# problem with very large float array

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Quote:
 Original post by iMalcAlso the maths for the array size [1024 * 1024 * 392] may be done with shorts since they are all less than 32767, so the result would be, uh... zero? Try [1024L * 1024L * 392L].

Nope, they'll all be ints. Unless he's working on a 16 bit system, because, well, then he's got 16 bit ints. In that case, his array would turn out to be 0 indeed. But that'd cause a compile error, wouldn't it?

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pointer["every integer type you want"]

(ULONG)1024*1024*392 = 411041792 = 0x18800000 < 0xffffffff (MAX_LONG = ~0)

This is not a problem (you could use also signed (long) integers).

Also 16bit systems are able to address 64K!!!

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I didn't write the old code, and it was quite a mess when i firt got it. It's my first contracting job, so it has been interesting. The reconstruction can use less memory, so it currently works, but it could run faster if i could create this array all at once, rather than having to do the calculations in sections. I think i will just stick with it doing it in two sections, to decrease the memory usage. Also, i could not use bits for the data, because the images are grayscale, not just 1 or 0.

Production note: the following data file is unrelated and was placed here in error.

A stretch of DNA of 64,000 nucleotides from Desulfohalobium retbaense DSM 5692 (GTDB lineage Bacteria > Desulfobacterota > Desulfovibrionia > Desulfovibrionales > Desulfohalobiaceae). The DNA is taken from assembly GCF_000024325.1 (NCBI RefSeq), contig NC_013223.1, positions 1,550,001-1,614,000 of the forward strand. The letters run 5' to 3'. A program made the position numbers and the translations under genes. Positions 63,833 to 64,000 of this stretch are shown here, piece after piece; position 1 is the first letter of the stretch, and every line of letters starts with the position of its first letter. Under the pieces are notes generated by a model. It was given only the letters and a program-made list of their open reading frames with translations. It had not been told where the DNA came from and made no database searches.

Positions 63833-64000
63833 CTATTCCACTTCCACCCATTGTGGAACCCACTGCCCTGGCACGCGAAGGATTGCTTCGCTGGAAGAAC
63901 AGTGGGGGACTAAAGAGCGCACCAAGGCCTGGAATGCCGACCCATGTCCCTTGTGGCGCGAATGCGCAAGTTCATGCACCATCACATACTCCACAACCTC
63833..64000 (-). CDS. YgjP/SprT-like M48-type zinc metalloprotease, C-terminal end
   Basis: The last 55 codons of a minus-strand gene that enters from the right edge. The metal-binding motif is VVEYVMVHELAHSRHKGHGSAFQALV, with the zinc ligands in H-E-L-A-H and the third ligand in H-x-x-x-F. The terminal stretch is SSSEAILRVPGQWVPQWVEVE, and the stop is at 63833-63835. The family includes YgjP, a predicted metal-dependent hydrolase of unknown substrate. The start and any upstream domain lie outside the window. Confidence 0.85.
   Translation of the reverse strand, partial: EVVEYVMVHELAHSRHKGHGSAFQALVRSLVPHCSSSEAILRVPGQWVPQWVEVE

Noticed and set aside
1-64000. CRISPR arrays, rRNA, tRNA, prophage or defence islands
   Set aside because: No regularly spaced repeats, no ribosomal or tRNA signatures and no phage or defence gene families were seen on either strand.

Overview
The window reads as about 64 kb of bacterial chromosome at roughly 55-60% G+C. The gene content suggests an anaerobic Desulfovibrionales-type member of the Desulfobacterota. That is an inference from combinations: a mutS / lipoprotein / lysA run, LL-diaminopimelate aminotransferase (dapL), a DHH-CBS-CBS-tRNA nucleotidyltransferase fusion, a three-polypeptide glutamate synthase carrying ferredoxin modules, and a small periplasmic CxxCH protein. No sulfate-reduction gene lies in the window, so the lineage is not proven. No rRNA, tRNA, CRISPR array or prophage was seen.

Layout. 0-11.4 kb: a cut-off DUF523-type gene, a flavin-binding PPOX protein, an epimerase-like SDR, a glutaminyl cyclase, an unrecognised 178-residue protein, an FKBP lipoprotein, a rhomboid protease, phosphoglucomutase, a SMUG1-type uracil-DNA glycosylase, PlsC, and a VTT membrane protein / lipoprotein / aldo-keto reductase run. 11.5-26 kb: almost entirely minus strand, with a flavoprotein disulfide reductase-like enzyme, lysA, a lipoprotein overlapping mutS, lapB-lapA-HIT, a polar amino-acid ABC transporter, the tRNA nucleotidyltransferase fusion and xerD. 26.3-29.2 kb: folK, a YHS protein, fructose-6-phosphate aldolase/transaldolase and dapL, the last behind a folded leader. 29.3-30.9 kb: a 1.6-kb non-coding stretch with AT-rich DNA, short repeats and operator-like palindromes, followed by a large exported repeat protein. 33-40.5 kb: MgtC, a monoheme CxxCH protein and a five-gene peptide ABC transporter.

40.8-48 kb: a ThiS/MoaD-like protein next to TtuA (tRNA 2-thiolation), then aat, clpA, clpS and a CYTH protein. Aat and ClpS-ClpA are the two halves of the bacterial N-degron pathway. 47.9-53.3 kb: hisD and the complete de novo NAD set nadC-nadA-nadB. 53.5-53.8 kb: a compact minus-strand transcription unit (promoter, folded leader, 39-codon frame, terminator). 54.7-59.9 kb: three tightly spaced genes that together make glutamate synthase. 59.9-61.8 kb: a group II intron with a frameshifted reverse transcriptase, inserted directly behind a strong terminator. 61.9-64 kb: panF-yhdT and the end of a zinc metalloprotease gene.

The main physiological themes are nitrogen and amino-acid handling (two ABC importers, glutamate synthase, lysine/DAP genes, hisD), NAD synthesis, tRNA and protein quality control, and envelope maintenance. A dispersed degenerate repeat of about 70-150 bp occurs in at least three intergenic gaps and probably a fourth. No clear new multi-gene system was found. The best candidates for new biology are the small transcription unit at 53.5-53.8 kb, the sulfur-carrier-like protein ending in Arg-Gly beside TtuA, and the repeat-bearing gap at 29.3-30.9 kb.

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Why don't you just make an array out of [392] pointers to arrays of [1024]*[1024]?

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Quote:
 Original post by corrington_j...Also, i could not use bits for the data, because the images are grayscale, not just 1 or 0.

Why you use floats? Use unsigned char!

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well the existing code i am working with uses this enormous array to do calculations, so that would be a lot of work to change to unsigned chars.

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Quote:
Original post by MaulingMonkey
Quote:
 Original post by iMalcAlso the maths for the array size [1024 * 1024 * 392] may be done with shorts since they are all less than 32767, so the result would be, uh... zero? Try [1024L * 1024L * 392L].

Nope, they'll all be ints. Unless he's working on a 16 bit system, because, well, then he's got 16 bit ints. In that case, his array would turn out to be 0 indeed. But that'd cause a compile error, wouldn't it?
Ah yes I remember now, I was using a 16-bit compiler when I had that problem.

corrington_j: It is easy to store the floats from zero to one as 1 byte instead of four. First make a small lookup table like this (for speed):
float lookupTable[256];void initLookupTable() //called once from your initialisation code{  for (int i=0; i<256; ++i)    lookupTable = i / 255.0f;}// then replace your array accesses...val = slices[j][k];//with...val = GetVal(i, j, k);//Where GetVal is defined as...float GetVal(int i, int j, int k){  return lookupTable[ slices[j][k] ];}//and the corresponding SetVal...void SetVal(int i, int j, int k, float newVal){  slices[j][k] = static_cast<unsigned char>(newVal*255.0);}//instead of...slices[j][k] = val;//use...SetVal(i, j, k, val);

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